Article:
--.--.

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To: JOlmA. RiuoISTFIAGENGY@DCI

02102105 01 :38 PM

CO:\-_·····

._-_.__._._,--

J

SUbjecl: M(,;: uran ULC opinIon on comomea techniques has arrived[i,

Agree this should be limited to lawyers. I thought, though, thal-perhapsC·"1'Ias EIT briefed. 'The
Gxperl:, of cour~e, 1s [
]
Original Text or John A. Rizzo@DGI -

- I

-

-'-'---==:1
John A. RIZ2o~OCI

-.

OGO
02102105 01 :26 PM

Subject: He: Draft OLe opinion on combined t~-ennlq1Jes has arrlved~

Who are 'a' few others" al DOD? r'~cleared Into EITs, and perhapsL•. :=:=:Xcheck on this) b~t
no one else In DOD OGG, as lar asr~ OUlslde of lawyers, I don't see this IS any 01 anyone else's
business on the DOD ooilev side.
Original Text 01

C-=--===J

- - - - - - - - ----------,
I
'-------;------1-----'
l._.
_
02l0?J05 12:56 PM

To: ~hn A. RlzzolSiF_:.-/::..A=G::EN~C::..Y:..:@::D::C:.:I,,--

cc:

i!

I
I

i

---'
Subject: ural't OLe opinion on combined tecnniques has arrived

==;:::=====rl

~T / /'e-

/20300202

OLC wants our comments ASAP (if w~ have any hopes of having it completed and signed by COB Friday).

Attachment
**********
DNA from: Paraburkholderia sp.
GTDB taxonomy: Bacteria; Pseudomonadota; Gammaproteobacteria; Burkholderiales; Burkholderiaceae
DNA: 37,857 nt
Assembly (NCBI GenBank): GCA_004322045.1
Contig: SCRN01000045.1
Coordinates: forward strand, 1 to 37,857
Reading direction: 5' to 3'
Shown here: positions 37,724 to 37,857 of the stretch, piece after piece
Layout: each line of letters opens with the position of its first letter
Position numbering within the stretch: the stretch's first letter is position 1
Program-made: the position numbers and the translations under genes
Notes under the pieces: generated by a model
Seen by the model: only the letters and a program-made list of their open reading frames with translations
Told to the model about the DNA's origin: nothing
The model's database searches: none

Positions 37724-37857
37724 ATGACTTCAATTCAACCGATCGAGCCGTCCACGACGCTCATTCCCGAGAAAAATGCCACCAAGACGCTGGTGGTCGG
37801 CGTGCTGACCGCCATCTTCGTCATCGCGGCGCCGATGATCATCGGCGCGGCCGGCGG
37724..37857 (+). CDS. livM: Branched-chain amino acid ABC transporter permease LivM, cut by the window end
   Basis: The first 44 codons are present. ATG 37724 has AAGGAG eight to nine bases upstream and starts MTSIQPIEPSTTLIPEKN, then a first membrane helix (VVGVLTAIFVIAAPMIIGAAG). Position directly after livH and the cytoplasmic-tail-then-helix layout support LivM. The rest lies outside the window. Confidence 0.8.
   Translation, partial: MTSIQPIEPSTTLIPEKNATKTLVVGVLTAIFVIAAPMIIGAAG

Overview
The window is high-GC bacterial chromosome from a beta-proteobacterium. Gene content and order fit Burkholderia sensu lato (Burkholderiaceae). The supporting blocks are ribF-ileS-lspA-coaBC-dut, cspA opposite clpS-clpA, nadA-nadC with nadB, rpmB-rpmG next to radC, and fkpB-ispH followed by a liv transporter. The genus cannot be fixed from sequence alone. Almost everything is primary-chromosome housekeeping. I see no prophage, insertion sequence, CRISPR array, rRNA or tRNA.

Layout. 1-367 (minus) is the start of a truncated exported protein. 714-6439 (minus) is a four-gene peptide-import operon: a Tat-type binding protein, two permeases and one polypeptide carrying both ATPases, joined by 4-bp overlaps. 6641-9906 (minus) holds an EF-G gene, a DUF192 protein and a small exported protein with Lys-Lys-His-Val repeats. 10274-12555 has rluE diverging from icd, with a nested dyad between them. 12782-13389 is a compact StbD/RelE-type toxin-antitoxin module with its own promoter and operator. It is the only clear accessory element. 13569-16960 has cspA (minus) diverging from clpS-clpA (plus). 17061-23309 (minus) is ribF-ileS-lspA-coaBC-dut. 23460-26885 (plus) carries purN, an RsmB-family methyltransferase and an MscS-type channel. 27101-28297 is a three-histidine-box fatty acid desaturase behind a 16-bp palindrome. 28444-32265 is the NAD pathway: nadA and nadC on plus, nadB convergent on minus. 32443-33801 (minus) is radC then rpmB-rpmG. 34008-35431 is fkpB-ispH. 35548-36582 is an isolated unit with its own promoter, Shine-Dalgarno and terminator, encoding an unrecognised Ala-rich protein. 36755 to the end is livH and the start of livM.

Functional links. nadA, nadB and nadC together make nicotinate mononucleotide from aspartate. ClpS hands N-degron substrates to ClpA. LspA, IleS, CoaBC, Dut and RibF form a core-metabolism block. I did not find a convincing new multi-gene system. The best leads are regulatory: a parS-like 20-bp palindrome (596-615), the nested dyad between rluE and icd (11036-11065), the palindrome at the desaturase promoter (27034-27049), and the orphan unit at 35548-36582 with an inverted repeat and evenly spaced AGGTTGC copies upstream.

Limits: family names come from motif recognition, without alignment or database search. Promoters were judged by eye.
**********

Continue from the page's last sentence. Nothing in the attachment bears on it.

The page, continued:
OLe also asks if its QK to share this draft opinion with appropriately cleared DOD (Jim Haynes, I,-_~ ...
t
ind a few others) and Stats attorneys (currently only two, Will Taft and now also John Bellinger).

~ Jr--------"""~VI20300202

, .,

TO~CRETr,

lIA.!\'D!:EVU..

DOC 80

lil'r:m1

ONLY

_
FAX COYER s:mJIE;T
Central futellige:lloo Agen'eY

Wash.ingtOll, DC 20505

5 August 2@'04
To: i DOJ Com.mand Center
i POl'
Dan Llilvfn
......l_
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COn\l11enti: (ElfIN})) Dan, A letter :resp(J:.l'l.ding ttil' the
qucestimls yIJ'U pQs:ed at yesterday's meeting, T"lJJl;l1k Y-IHil..

NOTICll TO RECI?rENT

St,,,,,

irJer.dEd s61clPj"""l1e 'iSe ojtb. clJlit:y ~r l'limll m'lIIr.tl.buvo alianlsfJ III")' be af1ffll/l)'-erlell(
-eXGiJl.f.'1tfrtin1 dls~(J'e utU!lJf iWpllcrthle la.w. lfyou are no-t the ir.t-.;>r,d@1 reaipilmt f)ftM~facsimil;j, (r'!' th:~ empJuyee.. <Nt
agell.l 't'4!$pIJl'l:3ible for de/.fvenng ihr: mlMSage 'I" the lnr;md~.d- 1'Mlpient you ats hereby 1U;!ifi~d ff.t:: "MCetp: ojYMs W&8$t:trJa not a \+'4f\.'5!r or 'i'Ttle~
TiM illfermllfi<", Is prop"'1Y oftl", lln1td

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prohfbHed. ]JyOti have recetwxi tfJb ffl(ftelia1 if, &'!'Or, pl:uzs/t. fWffty tlli,s offiae at the a:bov-~ telephone 7ilf.'ilb$1' (GOl1eet) jOt 'ir,str~atIOlfS 1\!g"(t:n#~~git$
roW'l'1l or a:eJUnNJfJ-a11, Tl'..a»kycnt-;

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F',2

'J)Ol? Jc.."UST!
HAND!':" V'Ll\. '

5

~~ugust

2004

Transmitted by Secure Facsimi.le
Da!l Levin
Acting Assistant Attcrney General
office of Legal Couuesl
Department of Justice
Washington, DC 20530
De-a:r Mr. Le'vi n r

(~I

,OC)

This letter responde to the questions

you aY(d membsrs of your office raised in a meeting yesterday
ce.nt.er regardir'-9' use

liJith officers from the- DcT Counterte.:crorist

o,f the '\>iaterboard

as